The UK has a problem; rather a large one. The Climate Change Act 2008 commits the UK to reduce carbon emissions by 80% from a 1990 baseline by 2050. In 2016 the biggest single consumer of energy was transport at 40%, but domestic use and the service sector together accounted for 44% of the energy used, the vast majority of that for buildings.
To meet our target we have to dramatically reduce energy consumption in buildings, and that is hard because we have an old building stock. 17% of homes were built before 1919, and over 80% of the homes we will be using in 2050 have already been built. As a nation we like old buildings and it seems very unlikely we will demolish and replace on a large scale.
We need to shift a very large number of buildings to a very high standard of energy efficiency. The UK Green Building Council estimates that we will need to retrofit 25 million homes.
Last week I visited a project in Nottingham that shows one way we could do this with a clever combination of technology and business model.
Technology for retrofitting
In 2009 I was involved in setting up the Retrofit for the Future programme at Innovate UK. This demonstrated that it was technically possible to take older buildings and bring them up to the required energy efficiency standard. Over 100 homes of many different construction types were refurbished. A quarter achieved over 50% reduction in energy use, and a few reached 80%. Several reports were produced for industry on what worked and what did not work in retrofitting.
So far so good, but the costs needed to come down a lot, the disruption had to be reduced and the speed of retrofitting dramatically increased. Trying to tackle that problem led to the Scaling Up Retrofit programme in 2013. One of the intriguing products that came out of that is the Q-Bot. A small robot that can crawl under a suspended floor spraying insulation foam. Quicker and less disruptive than lifting the floorboards, it has been successfully tested in the London Borough of Camden.
We are getting better at solving the technical problems of retrofitting older buildings, but it still isn’t happening fast enough. So I was delighted last week to visit the REMOUrban project in Nottingham and see real progress in making large scale retrofit commercially and socially viable.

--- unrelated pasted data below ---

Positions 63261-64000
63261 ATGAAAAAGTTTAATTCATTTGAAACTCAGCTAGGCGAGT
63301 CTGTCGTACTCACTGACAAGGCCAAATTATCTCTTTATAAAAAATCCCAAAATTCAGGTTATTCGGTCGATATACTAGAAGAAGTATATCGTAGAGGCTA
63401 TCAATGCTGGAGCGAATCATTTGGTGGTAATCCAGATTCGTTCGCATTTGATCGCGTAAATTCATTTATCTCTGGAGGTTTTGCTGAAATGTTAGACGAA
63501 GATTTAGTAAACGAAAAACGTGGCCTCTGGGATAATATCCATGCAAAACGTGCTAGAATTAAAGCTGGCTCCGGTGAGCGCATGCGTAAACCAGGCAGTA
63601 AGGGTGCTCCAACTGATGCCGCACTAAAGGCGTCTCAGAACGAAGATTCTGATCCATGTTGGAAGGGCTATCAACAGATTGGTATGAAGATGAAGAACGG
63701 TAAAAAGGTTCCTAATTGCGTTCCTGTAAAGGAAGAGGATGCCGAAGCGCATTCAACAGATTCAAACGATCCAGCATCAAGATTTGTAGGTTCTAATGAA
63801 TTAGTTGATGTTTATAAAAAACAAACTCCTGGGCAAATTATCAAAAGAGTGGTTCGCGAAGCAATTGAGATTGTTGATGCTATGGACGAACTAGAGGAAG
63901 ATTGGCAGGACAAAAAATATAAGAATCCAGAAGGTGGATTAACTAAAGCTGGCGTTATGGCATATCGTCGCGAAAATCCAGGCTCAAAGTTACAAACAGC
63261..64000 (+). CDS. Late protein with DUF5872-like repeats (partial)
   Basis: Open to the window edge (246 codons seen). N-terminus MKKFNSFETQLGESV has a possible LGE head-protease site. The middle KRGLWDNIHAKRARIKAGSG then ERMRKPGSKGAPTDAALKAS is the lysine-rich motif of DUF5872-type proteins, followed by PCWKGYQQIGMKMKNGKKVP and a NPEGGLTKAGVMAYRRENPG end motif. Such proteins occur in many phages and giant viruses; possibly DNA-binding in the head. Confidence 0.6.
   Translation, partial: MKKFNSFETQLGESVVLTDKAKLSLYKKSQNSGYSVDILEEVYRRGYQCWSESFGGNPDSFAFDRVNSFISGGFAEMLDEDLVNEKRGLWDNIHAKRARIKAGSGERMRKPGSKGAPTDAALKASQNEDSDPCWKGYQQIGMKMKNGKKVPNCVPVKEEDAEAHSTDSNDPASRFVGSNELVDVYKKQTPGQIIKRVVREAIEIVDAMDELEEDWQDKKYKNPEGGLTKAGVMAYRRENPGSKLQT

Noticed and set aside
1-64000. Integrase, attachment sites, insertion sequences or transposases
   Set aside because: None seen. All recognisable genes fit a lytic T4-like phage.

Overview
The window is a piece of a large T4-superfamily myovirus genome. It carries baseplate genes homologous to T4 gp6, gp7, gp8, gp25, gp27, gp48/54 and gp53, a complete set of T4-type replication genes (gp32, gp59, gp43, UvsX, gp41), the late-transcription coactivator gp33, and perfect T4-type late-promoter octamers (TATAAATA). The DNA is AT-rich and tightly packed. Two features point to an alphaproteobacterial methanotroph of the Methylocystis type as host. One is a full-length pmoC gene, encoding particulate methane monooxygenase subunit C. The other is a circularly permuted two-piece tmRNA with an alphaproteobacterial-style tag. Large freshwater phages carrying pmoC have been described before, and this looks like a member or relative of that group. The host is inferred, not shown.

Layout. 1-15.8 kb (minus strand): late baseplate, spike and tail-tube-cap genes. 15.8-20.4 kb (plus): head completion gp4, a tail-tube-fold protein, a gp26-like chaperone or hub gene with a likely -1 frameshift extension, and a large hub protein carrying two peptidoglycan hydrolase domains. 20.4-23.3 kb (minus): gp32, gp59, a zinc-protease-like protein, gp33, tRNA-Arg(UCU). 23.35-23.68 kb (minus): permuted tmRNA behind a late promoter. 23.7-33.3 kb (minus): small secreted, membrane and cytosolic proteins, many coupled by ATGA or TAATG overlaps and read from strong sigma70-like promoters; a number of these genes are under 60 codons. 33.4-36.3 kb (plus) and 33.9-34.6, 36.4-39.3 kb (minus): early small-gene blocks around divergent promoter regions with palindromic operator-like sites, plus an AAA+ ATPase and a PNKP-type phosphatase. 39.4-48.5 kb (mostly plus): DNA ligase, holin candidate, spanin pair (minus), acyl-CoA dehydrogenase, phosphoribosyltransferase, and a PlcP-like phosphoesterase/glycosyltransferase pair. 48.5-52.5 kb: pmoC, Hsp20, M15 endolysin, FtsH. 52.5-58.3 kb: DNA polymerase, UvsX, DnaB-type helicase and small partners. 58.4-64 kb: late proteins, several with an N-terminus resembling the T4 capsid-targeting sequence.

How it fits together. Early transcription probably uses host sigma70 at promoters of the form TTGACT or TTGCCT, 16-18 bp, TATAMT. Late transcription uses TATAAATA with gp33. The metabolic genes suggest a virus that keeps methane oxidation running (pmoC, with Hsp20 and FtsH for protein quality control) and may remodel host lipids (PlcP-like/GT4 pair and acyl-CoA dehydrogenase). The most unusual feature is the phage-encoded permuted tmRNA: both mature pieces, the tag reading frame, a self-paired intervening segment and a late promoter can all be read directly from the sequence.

REMOUrban Project – Nottingham
REMOUrban is an EU project on the regeneration and transformation of cities with a particular focus on energy efficiency and smart mobility. Nottingham is one of three ‘lighthouse’ cities where various approaches are being trialled. The project is hosted by Nottingham Trent University. The part of the project I saw was the refurbishment of older properties to extend their life, make them more comfortable and to reduce environmental impact and energy costs. The test site was a terrace and some bungalows owned by Nottingham City Homes that had very poor energy efficiency.
The technical solution was based on the Energiesprong approach that offers a one week retrofit, without the occupants having to move out, a 30-year warranty on internal comfort, all paid for by savings in energy consumption. Refurbishment was carried out by Melius Homes using external insulation panels, roof integrated PV and a ground source heat pump using 150m deep boreholes. This is the first Energiesprong project outside the Netherlands.
Technology is not the problem – novel procurement is the solution
The technical retrofit was impressive, but used well established techniques. The really exciting part of the project was the way in which it was financed and the relationship between customer and supplier.
The problem with retrofitting is not usually technical, it is:
- Economic – how will retrofit be funded? Especially where there are split incentives, the landlord incurs the costs and the tenant derives the benefit.
- Social – how do we persuade building users to accept high up-front costs and disruption for a long-term benefit?
Nottingham City Homes solved the problem with an unusual procurement that focused on the desired outcome and a guaranteed performance, rather than a design and materials specification to bid against. This Competitive Dialogue process allowed co-development of a solution between Melius and NCH with full engagement of the tenants in designing refurbishment that would meet their needs.
Melius are guaranteeing the energy performance of the refurbished homes for 30 years. It is in their interest to develop a robust design and plan at the beginning, in collaboration with the customer and users. The outcome based, and face-to-face procurement allows a proper evaluation of the options and costs. Being confident that the costs of a project can be met from energy savings means that more properties can be refurbished to high levels of performance and comfort, instead of having to demolish and rebuild.
It sounds simple, but it needed Nottingham City Council and their partners to take some real risks and push for what is still an unusual form of procurement. One that focuses more on finding the right solution and less on pure price.
Need to drive costs down
Are we there yet? Not quite. This is a prototype project and costs are still too high. But Melius calculate that a further 30% – 40% reduction in costs would make this approach commercially viable for retrofit. Increasing scale, more off-site manufacturing, and the use of construction techniques that avoid scaffolding, can deliver those savings. The next stage is to get funding to allow 200 homes to be refurbished; a key step in the scale-up journey to a cost-effective solution for domestic energy retrofit.
Nottingham have taken a major step forward. Other cities need to join in. The more these methods are trialled, the quicker we will have a solution for the 25 million homes we need to upgrade.
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